Chyna is 14, a dancer and deaf.  In an eponymously titled multimedia dance production, she takes the audience on a journey through her daily life. 

Chyna Vault Festival 1

Created in collaboration with Oak Lodge, a specialist school for the D/deaf in Balham and Deaf Dance Artist Chisato Minamimura, this performance aims at bridging the D/deaf and hearing communities. Here she talks about how performance makes her feel and what it means to her and her hopes for the future.

 
Where did the idea come from and how did you create the piece?
 
Laurence [Dollander, the director] spoke to me about the project, she asked me a few questions, she wanted to incorporate being D/deaf and D/deaf empowerment to a live performance.
 
So I started to practise, I think we had that conversation back in September. I practised weekly during December and twice a week from January right through until now.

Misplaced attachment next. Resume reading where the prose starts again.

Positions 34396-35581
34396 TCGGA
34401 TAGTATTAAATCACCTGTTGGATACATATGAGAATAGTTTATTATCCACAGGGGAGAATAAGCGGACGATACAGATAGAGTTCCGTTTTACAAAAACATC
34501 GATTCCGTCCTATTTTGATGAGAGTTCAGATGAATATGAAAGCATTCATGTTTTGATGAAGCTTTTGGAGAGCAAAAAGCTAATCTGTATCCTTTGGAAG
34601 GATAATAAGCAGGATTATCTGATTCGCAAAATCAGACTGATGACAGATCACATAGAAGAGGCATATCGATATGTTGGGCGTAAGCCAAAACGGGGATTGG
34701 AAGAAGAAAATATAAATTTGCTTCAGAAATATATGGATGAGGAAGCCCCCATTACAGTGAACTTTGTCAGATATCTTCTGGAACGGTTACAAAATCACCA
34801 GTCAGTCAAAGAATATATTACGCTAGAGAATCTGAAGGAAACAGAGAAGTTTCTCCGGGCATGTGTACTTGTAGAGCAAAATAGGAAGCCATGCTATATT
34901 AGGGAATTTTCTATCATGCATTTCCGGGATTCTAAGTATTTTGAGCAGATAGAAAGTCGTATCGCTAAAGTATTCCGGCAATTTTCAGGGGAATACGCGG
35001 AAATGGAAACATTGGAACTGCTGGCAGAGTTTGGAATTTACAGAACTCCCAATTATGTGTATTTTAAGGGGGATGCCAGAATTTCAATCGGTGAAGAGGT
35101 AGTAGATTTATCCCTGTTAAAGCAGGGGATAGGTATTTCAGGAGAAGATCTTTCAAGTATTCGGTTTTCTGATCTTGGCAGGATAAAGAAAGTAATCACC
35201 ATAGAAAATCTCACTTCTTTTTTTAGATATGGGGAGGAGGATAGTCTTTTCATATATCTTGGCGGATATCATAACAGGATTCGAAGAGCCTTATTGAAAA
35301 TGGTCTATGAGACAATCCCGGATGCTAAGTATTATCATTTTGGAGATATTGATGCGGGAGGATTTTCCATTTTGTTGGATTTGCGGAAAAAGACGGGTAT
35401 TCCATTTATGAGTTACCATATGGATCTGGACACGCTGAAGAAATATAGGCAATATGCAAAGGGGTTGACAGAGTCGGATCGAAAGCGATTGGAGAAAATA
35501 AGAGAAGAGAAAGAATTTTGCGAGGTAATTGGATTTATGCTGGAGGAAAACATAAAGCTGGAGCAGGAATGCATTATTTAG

Soon it’ll be March when the performance is and I’ve been performing a lot, so it’s a long time and I’m very excited. I’ve progressed and practised a lot.

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Interview: Dr Jingan Young on her new play and why theatre is a crucial medium for political stories

Dr Jingan Young is a journalist and writer from Hong Kong and her latest play, which opens at the Vault Festival on 25 February, focuses on censorship in the media.

Here she talks about what inspired the story, communism and freedom of speech and why theatre is such a crucial medium for political stories.

JinganBBCWorldNews.png§
Dr Jingan Young speaking on the BBC

When did you first get interested in writing and specifically writing for the stage?

I didn’t grow up going to the theatre in Hong Kong. I didn’t see my first serious production until after I moved to London for university in 2009. I was transfixed by this world where words directed action and vice versa, where what actors pretended could affect and had affected lives.